If you look around, you can find some truly strange and unique depression therapies. I’m genuinely keen to hear your thoughts on these two. The first is ECT (electro-convulsive therapy), which seems like something out of a horror film but is actually a very modern depression therapy that is quite effective and not at all frightening.You may want to check out California Center for Ketamine Therapy – Ketamine Clinic for more.
In fact, it has a success rate of 75 to 80 percent, compared to 50 to 60 percent for antidepressant medicines! Because electro-convulsive therapy lasts roughly two weeks, its benefits can be seen sooner, within three weeks, as opposed to the six to eight weeks it takes for antidepressant medicines to act. When a patient has a severe depression, is on the verge of suicide, and isn’t responding to antidepressant medications or can’t endure their adverse effects, electroconvulsive therapy (ECT) is employed.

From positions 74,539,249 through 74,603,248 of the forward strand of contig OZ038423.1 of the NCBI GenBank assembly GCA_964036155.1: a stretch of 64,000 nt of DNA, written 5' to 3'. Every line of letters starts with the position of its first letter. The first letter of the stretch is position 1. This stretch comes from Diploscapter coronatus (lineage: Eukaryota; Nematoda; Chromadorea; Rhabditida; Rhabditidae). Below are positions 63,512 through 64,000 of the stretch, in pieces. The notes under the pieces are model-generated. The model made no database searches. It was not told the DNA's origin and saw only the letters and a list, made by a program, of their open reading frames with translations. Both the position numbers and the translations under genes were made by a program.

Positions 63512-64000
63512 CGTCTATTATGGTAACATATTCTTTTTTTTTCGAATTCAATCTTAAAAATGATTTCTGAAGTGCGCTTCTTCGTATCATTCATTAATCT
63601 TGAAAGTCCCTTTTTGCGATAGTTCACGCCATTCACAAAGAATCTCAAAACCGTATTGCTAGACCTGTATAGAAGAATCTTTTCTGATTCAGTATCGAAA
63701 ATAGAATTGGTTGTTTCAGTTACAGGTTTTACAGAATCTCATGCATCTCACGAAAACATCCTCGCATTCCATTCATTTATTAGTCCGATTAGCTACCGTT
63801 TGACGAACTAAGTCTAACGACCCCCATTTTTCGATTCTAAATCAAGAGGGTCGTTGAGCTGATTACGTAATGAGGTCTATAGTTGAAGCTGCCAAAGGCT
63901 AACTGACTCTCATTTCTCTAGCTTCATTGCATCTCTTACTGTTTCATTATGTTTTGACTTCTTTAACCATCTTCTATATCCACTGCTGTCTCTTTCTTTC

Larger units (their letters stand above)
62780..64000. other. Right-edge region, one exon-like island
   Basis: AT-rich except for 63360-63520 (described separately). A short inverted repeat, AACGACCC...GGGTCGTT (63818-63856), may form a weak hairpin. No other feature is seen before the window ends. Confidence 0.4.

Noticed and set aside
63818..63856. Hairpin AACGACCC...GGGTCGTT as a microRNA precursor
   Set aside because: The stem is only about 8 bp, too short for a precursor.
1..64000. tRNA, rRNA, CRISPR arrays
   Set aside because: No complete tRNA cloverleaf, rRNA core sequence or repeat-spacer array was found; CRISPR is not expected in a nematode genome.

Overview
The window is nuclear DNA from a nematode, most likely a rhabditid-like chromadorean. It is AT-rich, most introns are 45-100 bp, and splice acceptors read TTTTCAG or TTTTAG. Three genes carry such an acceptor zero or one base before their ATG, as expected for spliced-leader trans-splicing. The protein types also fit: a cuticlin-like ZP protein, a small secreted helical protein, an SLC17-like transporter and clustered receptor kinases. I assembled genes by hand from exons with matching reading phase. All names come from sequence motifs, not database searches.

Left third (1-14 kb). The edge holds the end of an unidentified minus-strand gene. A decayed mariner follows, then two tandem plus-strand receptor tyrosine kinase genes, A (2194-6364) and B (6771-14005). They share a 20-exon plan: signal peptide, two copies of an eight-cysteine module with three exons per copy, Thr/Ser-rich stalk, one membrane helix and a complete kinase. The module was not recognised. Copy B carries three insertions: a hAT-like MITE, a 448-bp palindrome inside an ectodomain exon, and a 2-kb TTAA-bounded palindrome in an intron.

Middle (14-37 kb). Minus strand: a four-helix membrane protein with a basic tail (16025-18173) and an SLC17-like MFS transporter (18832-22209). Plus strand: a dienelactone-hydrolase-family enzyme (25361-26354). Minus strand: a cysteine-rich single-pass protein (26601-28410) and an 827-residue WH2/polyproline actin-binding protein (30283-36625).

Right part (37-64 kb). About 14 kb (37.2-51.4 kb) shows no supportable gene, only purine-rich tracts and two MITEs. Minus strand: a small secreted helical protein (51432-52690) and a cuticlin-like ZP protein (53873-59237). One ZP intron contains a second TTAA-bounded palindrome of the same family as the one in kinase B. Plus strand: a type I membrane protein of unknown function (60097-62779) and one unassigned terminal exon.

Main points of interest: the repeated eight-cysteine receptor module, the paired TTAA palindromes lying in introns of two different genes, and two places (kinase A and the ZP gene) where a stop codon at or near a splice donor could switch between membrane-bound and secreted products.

To avoid harm when electric shocks create short convulsions in the brain, the patients are put under general anaesthesia and given muscle relaxants. The session is only 10 minutes long, and it takes around 30 minutes to feel normal again when you wake up with no recollection of what happened, a headache, and bewilderment. In fact, short-term memory loss is a common side effect of ECT.
What I find fascinating is that scientists have no idea why ECT works, and all they have are speculations guessing that the electric shock helps to release brain chemicals that normally stabilise your mood but don’t operate correctly when you’re depressed.
If you thought that was strange, how about taking a psychedelic approach? LSD (lysergic acid diethylamide), ketamine, and psilocybin (magic mushrooms) are thought to have the potential to generate a novel treatment for depression, according to Swiss experts. When this occurs, the patient can begin working on their concerns with CBT (cognitive-behavioral therapy). Of course, the dosage for such therapy should be kept to a minimum and monitored closely. However, there is some evidence that using ketamine improves mood in patients with bipolar disorder.